It’s a short month for art in Pioneer Square. First Thursday falls on the 1st of November, so October’s shows will be coming down this weekend. But if you haven’t been able to take a look at what is on display, I highly recommend you make the trip to pioneer Square in the next few days. There is a great variety of beautiful works on display through the 27th.
Last month’s Media Matters show at Foster/White offered a range of unique works from artists whose disciplines challenged the ways we might view the media they use to create their works. Some works representing that show are still on display. Eugenie Tung and Andrew Millner are among those and definitely worth a look. (You can read more about their work on Seattle Arts News.) The main show this month is Skalamerija—a collection by painter Bratsa Bonifacho. Bonifacho’s bold, complex compositions will appeal to logophiles with their blend of gibberish and soundbites, typography and symbol, deftly arranged into brooding landscapes. (Read more about Skalamerija on Seattle Arts News.) On the softer side, you will find the meditative works of Louise Kikuchi also on display on the main floor. Her light, ethereal sumi-e and gansai compositions are well curated beside a collection of works from Pilchuck glass artists. Clare Belfrage’s sumptuous shapes look like one of Kikuchi’s subtle, sweet drops rendered into sculpture.
The walls are bursting with color at Grover Thurston, where the rich compositions of four artists are now showing. James Lavadour’s ominous and arresting Red Core greets you as you enter. You’ll want to spend some time with this piece, visually excavating the glowing, volcanic world he has imagined. You’ll find Marianne Pulfer’s ambiguously sensuous portraiture on the south wall. Do not trust digital images of these works, which may make them seem flat and trivial. The textures of the paper and the subtlety of execution must be seen in person for the work to have its greatest impact.
Seattle’s home for woodblock print art offers a unique show from artist Annie Bissett. LOADED is her collection of works inspired by money culture. With wit and aplomb, she addresses war, consumerism, and the role of linguistic idioms in communicating value—moral and monetary. It’s definitely a show worth seeing. (Read more about Annie Bissett’s work on Seattle Arts News.)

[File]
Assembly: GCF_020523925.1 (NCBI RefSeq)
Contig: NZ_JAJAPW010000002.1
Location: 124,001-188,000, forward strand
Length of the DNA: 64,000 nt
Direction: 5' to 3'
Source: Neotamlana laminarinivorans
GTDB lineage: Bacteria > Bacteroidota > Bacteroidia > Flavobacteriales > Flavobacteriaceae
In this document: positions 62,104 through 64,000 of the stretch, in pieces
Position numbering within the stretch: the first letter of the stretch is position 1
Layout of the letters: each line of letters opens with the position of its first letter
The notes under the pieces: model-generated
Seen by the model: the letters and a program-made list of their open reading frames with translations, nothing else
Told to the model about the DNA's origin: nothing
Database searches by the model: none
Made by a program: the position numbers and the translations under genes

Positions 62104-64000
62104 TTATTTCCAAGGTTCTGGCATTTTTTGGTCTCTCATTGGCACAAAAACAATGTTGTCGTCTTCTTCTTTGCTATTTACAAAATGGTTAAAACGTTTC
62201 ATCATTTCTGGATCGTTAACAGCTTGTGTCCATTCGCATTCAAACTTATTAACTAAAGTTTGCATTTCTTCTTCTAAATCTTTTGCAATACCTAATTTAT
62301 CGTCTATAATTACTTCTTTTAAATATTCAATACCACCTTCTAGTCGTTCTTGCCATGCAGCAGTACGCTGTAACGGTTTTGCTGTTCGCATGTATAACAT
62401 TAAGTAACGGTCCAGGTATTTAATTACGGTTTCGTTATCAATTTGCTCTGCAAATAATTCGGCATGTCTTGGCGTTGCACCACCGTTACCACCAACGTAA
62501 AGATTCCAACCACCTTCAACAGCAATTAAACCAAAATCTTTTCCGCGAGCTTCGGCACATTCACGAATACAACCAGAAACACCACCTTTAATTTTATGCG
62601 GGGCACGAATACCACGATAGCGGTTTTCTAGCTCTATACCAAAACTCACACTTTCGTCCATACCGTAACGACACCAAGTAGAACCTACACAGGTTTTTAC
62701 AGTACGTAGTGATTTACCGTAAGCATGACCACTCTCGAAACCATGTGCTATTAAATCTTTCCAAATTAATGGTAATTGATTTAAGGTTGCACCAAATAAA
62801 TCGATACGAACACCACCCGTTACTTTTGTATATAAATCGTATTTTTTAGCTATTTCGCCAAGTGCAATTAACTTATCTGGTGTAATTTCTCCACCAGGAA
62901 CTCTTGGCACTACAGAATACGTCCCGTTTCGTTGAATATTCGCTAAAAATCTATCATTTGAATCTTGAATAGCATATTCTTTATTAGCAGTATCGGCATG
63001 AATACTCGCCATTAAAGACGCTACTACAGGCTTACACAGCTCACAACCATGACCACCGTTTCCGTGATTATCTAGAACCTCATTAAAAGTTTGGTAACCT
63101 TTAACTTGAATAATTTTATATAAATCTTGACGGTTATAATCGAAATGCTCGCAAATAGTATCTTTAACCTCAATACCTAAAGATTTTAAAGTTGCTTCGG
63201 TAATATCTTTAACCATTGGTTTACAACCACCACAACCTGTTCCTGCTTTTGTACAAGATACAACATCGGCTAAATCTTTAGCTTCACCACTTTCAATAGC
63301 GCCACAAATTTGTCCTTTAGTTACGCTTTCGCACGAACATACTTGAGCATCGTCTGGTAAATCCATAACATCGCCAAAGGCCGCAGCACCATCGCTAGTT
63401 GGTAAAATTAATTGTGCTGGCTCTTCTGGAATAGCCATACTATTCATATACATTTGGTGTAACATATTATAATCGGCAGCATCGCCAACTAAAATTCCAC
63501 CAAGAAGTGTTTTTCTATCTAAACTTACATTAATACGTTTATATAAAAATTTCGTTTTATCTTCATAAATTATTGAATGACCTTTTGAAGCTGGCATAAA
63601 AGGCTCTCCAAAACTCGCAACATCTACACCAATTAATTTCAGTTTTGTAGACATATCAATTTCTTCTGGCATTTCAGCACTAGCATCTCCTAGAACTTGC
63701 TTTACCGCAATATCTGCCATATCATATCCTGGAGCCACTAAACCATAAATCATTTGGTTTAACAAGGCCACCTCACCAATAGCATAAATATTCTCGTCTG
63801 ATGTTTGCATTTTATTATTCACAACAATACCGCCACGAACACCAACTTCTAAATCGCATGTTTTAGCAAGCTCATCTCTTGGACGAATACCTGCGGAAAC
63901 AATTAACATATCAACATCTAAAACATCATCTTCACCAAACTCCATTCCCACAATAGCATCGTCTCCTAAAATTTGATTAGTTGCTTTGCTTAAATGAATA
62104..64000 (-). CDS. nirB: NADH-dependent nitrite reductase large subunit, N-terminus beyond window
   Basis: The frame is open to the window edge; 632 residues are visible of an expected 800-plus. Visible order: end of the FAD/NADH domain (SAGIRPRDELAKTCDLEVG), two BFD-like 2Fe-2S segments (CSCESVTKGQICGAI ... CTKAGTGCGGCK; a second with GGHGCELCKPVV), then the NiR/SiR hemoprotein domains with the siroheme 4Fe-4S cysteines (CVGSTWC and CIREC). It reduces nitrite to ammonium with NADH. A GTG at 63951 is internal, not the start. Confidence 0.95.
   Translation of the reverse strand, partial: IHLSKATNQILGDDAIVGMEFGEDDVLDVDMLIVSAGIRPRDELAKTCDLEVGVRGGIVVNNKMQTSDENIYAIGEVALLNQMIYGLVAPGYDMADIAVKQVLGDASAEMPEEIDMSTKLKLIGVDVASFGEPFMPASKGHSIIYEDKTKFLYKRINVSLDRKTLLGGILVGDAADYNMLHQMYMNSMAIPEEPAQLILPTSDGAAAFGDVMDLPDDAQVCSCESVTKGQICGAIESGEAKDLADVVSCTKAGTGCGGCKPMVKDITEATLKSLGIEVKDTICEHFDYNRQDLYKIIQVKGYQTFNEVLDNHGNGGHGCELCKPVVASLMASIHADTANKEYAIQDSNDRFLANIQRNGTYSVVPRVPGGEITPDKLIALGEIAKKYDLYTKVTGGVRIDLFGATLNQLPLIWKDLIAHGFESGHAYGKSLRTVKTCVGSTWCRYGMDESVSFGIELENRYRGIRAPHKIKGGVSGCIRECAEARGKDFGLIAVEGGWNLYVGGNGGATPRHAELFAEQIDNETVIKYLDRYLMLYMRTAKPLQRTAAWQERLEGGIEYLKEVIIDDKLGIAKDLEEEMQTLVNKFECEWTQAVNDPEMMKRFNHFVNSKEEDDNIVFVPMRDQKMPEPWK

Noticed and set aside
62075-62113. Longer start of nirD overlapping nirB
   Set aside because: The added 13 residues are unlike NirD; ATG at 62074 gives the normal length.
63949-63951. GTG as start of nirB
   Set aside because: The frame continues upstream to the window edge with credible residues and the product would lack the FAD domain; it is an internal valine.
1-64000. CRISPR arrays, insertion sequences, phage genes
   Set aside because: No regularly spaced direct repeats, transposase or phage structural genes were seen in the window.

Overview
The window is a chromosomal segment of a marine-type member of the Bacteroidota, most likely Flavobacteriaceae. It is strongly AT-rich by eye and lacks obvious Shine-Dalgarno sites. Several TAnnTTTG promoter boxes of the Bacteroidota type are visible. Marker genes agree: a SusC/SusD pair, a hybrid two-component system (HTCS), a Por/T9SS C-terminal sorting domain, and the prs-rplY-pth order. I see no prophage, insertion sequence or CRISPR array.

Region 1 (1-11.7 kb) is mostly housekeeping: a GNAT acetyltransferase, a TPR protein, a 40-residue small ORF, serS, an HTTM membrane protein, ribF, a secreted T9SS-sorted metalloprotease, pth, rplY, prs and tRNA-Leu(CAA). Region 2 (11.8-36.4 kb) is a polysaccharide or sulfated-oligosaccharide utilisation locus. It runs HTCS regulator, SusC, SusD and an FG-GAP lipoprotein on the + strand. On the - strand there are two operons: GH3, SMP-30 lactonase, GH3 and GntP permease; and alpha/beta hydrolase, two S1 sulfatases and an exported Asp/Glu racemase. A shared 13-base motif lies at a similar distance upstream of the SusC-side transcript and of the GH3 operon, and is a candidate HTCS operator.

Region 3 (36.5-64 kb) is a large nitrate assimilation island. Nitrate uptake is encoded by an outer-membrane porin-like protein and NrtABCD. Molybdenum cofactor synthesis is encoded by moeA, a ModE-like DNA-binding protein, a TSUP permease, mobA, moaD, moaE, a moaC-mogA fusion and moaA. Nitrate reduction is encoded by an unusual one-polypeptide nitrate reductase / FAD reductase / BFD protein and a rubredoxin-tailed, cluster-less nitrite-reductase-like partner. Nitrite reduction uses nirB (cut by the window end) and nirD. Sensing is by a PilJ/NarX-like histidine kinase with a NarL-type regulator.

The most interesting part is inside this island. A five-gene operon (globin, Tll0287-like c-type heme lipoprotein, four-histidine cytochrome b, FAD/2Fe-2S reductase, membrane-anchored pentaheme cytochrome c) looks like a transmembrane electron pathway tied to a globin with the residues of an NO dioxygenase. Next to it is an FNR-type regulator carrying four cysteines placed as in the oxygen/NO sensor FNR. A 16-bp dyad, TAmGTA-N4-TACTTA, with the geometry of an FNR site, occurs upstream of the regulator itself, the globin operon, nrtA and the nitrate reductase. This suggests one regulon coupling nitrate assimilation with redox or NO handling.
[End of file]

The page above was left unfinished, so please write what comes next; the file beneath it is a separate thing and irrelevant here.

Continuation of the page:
Margie Livingston’s imaginative and luscious creations blur the line between painting and sculpture. Painting in the third dimension, she has created blocks of color and a stunning quilt of 90 grommetted panels composed of acrylic paint. It’s a true feast for the eyes.
SOIL gallery has two shows worth seeing. Teeth is a group show featuring four artists: Nola Avienne, Christopher Buening, Alan Bur Johnson, and Jennifer Zwick. All artists created work around the idea—the wonder and the ickiness—of teeth. Zwick has been creating a series of portraits of portraits. That is, she takes headshots of famous individuals and conceals everything but their most notable feature. Condoleezza Rice’s chompers gleam from behind three bouquets in Bouquet With Condoleezza. Alan Bur Johnson arranges dozens of small photographic transparencies of teeth in steely, wall-mounted sculptures that are satisfying in their ambiguity…and definitely unnerving if you don’t care for the dentist.
Also on display at SOIL is Ellen Ziegler’s Body Double series. Ziegler’s works are among the most striking on display this month. The bold, black tar paper on which she paints is of visual interest on its own, particularly the wider pieces, which are cut into sharp bowtie shapes. The line of symmetry of these shapes bisects unearthly, organic paintings in gouache and metallic pigments. Her forms are unclassifiable—alien fossils emerging from a tar pit, abyssal invertebrates floating in a void, ghosts afloat in a lightless limbo. Whatever they are, they are pure imagination rendered beautifully into a novel form. Get a glimpse before they disappear.